Complainant has used its marks for pianos for over a century and has registered marks incorporating the word “Bechstein” for over 50 years. The marks are famous all over the world among musicians. Complainant has not licensed Respondent to use its marks; Respondent uses the disputed domain name in connection with sale of pianos, including Respondent's. As a piano dealer Respondent had knowledge of Complainant and its marks; Respondent has not been commonly known by the disputed domain name; and Respondent's use of the disputed domain name is clearly commercial. Respondent thus cannot meet any of the defenses listed in paragraph 4(c) of the Policy.

Respondent's request for a “reasonable offer” likely meant that he sought more than his out-of-pocket costs related to acquiring the disputed domain name. Respondent, a piano dealer, registered and had used the disputed domain name intentionally to attract Internet users to its own website by creating confusion with Complainant's marks, misleadingly suggesting endorsement by Complainant of Respondent's website and business.

B. Respondent

Respondent contends as follows:

Respondent does not dispute that the disputed domain name is confusingly similar to Complainant's marks, but notes that Complainant had the opportunity to acquire the disputed domain name during the “.mobi” sunrise period in June 2006 but chose not to do so, and that many other companies have domain names that contain the name “Bechstein”. Respondent suggests that he is being unfairly targeted.

Respondent has legitimate interests in the disputed domain name. He has owned a piano business for more than 25 years, and today holds probably the largest stock of Bechstein pianos available for sale in the United Kingdom. From the early days of the Internet, Respondent has made use of that medium for business success, selling pianos and marketing its business through a variety of domain names. Respondent has simply been more astute and more focused than Complainant in developing Internet marketing strategies. Answering a comment in the Complaint to the contrary, Respondent states that he sells only leading piano brands, in particular Bechstein and Steinway. Respondent is an agent for various piano manufacturers, including Steinway.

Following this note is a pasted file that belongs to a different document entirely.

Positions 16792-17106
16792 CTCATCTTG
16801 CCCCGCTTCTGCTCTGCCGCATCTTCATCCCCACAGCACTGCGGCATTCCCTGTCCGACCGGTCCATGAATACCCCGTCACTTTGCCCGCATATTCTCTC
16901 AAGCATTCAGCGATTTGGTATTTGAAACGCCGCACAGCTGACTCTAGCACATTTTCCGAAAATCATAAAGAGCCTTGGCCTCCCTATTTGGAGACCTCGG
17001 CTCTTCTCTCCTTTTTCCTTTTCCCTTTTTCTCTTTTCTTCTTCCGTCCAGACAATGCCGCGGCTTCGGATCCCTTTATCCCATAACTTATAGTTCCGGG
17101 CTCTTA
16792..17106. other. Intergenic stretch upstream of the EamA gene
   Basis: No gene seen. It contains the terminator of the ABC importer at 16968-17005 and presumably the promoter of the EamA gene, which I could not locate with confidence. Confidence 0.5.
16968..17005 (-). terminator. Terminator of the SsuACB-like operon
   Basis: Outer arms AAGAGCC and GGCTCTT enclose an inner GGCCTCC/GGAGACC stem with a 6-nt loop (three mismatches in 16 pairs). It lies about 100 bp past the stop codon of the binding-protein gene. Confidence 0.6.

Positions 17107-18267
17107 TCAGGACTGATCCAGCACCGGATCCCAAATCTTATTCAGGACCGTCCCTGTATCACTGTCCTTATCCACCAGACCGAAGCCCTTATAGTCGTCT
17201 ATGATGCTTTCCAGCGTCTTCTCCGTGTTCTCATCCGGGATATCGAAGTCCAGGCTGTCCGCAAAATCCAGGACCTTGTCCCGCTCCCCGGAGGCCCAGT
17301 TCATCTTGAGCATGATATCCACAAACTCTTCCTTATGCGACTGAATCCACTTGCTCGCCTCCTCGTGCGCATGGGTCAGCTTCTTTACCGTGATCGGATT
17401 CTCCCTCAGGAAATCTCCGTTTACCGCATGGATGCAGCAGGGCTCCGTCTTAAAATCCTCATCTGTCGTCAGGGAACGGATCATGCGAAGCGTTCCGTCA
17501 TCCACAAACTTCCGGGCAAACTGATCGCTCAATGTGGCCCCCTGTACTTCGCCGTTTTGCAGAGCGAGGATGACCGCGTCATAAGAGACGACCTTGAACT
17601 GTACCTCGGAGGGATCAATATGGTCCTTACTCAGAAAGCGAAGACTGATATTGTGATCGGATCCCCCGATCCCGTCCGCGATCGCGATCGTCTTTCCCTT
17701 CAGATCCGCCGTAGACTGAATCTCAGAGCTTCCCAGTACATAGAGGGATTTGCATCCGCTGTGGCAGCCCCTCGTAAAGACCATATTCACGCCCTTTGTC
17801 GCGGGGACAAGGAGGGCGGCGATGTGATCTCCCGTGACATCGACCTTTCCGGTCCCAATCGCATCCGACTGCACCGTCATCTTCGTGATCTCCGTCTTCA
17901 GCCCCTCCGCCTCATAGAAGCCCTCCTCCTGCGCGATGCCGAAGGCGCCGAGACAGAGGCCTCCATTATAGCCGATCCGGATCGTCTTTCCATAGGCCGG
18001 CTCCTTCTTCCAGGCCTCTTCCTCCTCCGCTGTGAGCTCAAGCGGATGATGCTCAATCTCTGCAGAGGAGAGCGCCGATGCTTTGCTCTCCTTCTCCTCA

Respondent did not register the disputed domain name intentionally to misdirect Internet users away from Complainant's website. Respondent has never claimed to be Complainant, stating openly that he is a “Leeds-based piano dealer.” Respondent has included links to Complainant's principal website for internet users who would like to find out about that Company's history and piano range.

Respondent's soliciting “a reasonable offer” for sale of the disputed domain name does not evidence bad faith; his intent was only to recover his costs relating to the disputed domain name.

6. Discussion and Findings

Under paragraph 4(a) of the Policy, a complainant has the burden of proving the following:

(i) That the disputed domain name is identical or confusingly similar to a trademark or service mark in which the complainant has rights; and

(ii) That the respondent has no rights or legitimate interests in respect of the disputed domain name; and

(iii) That the disputed domain name has been registered and is being used in bad faith.

A. Identical or Confusingly Similar.

The only difference between the disputed domain name and Complainant's registered trademarks is the addition of the generic top level domain .mobi. For Policy purposes it is thus identical to Complainant's marks, meeting the requirements of paragraph 4(a)(i). Respondent's observation that others hold domain names that include the word “Bechstein” is irrelevant.

B. Rights or Legitimate Interests

Complainant has made out a prima facie case under paragraph 4(a)(ii) of the Policy. Respondent has never been known by the disputed domain name or been licensed by Complainant to use its Bechstein marks. It is thus up to Respondent to demonstrate a right or legitimate interest.